All work and no play. That’s what has been happening the last few weeks. Since the engine was still being worked on, we went up north ga so Keith could work a few shifts. While he was at work, I helped our daughter and son in law move into another house. Fast forward a few days and we are back at cocoa and the engine is finally done. Boat is ready, we are ready, we have a good weather window and its finally time to head north. North of Cumberland Island is where our insurance company wants us to be during hurricane season and after spending 6 months along the Florida coast, we were ready to be back at Jekylll.
We thought about going out the lock at Cape Canaveral but having to time it and the draw bridges opening schedule, we opted for the intracoastal waterway. We sailed up to New Smyrna and anchored close to the inlet.
New Smyrna inlet has a reputation for having lots of shallow spots. We even had sea tow come and take us in when we came through, back in January But we read our charts. We read reviews on active captain and we stayed where we were supposed to and made it out of the inlet just fine. I motored the boat and Keith kept a lookout on the bow for shallow spots. Whew! I’m pretty sure we held our breath most of the way. Once outside the inlet we celebrated the blue open ocean with laughter and an ice cold coke.
I’ve said it before, and I’ll say it again. I used to think the ICW was the safest way to travel. Nope! I love being out in the great big ocean with no worries of running aground, or having someone run into you. We had sailed for hours and hours and hadn’t seen sight of another boat. The winds were perfect coming from the south. The waves were 2-4 feet. No storms predicted. We always watch the weather very closely and saw that this was the perfect time to head north.
This is very relaxing. We are see flying fish and Keith even spotted a shark at one point. We don’t see many dolphin. They are more prevalent in the ICW.
Later that night, I took the 8-12am watch. Keith slept, well, sorta. The winds changed and every now and then the sails would backfill, causing them to make a loud noise. Unfortunately my attempts at adjusting the sails failed so Keith got up, adjusted the sails and our course and went back to sleep. Night watches aren’t too bad. The sky is amazing to look at. We almost always see shooting stars. The milky way was brushed across a clear sparkling sky. I kept an eye out for other boats,looked at the stars, read my book, ate cheese-its, and watched a lightening storm to our west very closely, praying it wouldn’t come our way (it didn’t). We swapped out, I took my turn at attempting to sleep, woke up 30 minutes early on my 4 hour nap and sent Keith below to sleep. He wanted me to wake him in time to see the sunrise. It was stunning. But since he was up, I might have gone below to sneak in a 45 min power nap. I got up, cooked a breakfast of bacon, eggs and toast. Keith ate and went back for the rest of his nap that I might have taken from him.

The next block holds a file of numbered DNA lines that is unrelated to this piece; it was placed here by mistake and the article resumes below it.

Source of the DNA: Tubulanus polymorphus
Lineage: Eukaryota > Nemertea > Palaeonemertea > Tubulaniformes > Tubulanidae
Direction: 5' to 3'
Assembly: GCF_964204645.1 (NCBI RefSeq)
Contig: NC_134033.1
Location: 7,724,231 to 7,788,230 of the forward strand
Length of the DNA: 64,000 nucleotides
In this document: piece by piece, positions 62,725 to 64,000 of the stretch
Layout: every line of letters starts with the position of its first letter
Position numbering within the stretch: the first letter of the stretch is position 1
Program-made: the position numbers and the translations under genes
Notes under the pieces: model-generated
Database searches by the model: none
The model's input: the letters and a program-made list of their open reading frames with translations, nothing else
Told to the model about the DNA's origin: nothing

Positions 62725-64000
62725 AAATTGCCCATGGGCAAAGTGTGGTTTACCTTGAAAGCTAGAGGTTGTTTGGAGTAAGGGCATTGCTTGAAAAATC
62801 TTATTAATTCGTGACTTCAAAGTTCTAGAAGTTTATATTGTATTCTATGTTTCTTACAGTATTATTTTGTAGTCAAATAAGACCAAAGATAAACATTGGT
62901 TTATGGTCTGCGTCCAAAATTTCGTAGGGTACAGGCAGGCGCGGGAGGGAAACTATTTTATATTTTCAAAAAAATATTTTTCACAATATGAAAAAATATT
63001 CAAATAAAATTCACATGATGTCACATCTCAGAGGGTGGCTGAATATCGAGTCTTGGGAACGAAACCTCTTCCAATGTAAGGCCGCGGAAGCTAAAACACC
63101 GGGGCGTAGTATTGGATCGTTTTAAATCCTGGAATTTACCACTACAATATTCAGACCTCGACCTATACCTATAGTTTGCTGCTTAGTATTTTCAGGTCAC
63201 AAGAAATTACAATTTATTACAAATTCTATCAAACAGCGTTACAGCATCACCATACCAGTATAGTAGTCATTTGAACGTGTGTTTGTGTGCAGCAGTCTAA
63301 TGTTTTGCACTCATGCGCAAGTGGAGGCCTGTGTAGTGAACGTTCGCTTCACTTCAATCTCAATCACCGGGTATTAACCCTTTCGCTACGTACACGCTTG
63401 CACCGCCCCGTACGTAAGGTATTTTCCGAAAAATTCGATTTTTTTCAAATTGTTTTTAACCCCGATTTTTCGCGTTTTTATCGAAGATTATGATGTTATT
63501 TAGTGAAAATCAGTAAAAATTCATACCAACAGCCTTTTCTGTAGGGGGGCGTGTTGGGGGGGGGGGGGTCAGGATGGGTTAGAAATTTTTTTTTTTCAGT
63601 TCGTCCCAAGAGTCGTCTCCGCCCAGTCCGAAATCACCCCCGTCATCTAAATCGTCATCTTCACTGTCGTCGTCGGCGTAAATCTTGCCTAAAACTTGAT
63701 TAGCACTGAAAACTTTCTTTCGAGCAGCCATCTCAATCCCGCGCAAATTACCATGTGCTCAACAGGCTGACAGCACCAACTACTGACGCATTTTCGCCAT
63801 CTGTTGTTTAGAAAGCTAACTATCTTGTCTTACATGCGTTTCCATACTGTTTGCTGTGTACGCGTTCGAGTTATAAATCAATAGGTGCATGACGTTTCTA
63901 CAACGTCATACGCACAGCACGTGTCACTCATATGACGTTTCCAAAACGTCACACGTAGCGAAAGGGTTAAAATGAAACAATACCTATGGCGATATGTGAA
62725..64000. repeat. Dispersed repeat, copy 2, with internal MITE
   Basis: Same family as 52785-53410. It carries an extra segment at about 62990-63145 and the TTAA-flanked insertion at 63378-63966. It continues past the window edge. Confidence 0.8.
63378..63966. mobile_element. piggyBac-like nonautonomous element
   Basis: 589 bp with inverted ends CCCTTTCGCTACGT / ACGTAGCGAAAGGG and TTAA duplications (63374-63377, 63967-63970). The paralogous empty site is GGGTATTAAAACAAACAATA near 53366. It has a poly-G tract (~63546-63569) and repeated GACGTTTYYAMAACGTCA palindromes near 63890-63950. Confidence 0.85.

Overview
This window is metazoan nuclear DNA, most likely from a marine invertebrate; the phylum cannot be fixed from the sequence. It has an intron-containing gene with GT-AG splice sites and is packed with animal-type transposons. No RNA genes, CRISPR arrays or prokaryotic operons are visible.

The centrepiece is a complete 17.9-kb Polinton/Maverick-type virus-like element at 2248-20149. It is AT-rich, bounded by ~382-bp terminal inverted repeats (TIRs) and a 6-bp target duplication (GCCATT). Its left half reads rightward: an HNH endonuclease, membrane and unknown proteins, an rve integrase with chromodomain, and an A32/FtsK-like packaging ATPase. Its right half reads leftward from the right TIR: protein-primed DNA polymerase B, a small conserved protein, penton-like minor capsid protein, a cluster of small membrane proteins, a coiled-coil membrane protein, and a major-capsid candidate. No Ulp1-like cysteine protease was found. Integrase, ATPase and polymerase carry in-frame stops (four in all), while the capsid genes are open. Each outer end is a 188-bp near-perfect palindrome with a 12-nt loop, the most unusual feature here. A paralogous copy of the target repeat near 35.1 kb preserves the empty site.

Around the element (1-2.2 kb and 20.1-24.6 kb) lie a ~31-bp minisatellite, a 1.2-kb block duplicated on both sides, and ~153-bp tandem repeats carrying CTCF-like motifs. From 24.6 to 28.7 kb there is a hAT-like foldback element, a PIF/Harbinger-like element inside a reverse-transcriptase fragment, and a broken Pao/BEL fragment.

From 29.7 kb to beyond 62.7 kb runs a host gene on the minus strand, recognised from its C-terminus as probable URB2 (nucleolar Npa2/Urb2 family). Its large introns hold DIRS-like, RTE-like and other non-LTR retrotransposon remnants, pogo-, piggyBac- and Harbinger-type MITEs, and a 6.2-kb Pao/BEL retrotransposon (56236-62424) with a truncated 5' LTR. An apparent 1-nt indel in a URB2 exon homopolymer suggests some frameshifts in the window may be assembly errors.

Later that afternoon, we had a pod of dolphin swim along the bow of the boat. Some of you have seen that video on my Facebook page. It was truly amazing. There were three beautifully colored dolphin. They played together, nudged each other, would swim off and race back to the bow of the boat. We watched for a good 5 minutes and never stopped watching until they went away. It was truly the highlight of our trip.
We made pretty good time. We were able to make it into Fernandina Marina at 1pm. We got fuel for the boat, and grabbed lunch at a nearby restaurant. We didn’t really want to stay at the marina, so we sailed over to Cumberland Island, anchored and cooked dinner. We tossed around the idea of staying a few days and exploring the island, but in the end, decided to just press on.The trip to Jekyll from Cumberland only took us 4 hours. Keith docked us perfectly between two boats, in-spite of our throttle coming apart at that exact moment.
Monday: Keith got up early, jogged over to the beach to watch the sunrise. I slept in and had coffee ready when he got back. Laundry is done and the inside of the boat has been scrubbed. Keith is working on the throttle. Later we will wash all the salt off of the outside of the boat, inflate the dinghy, and take it for a ride. Life is good.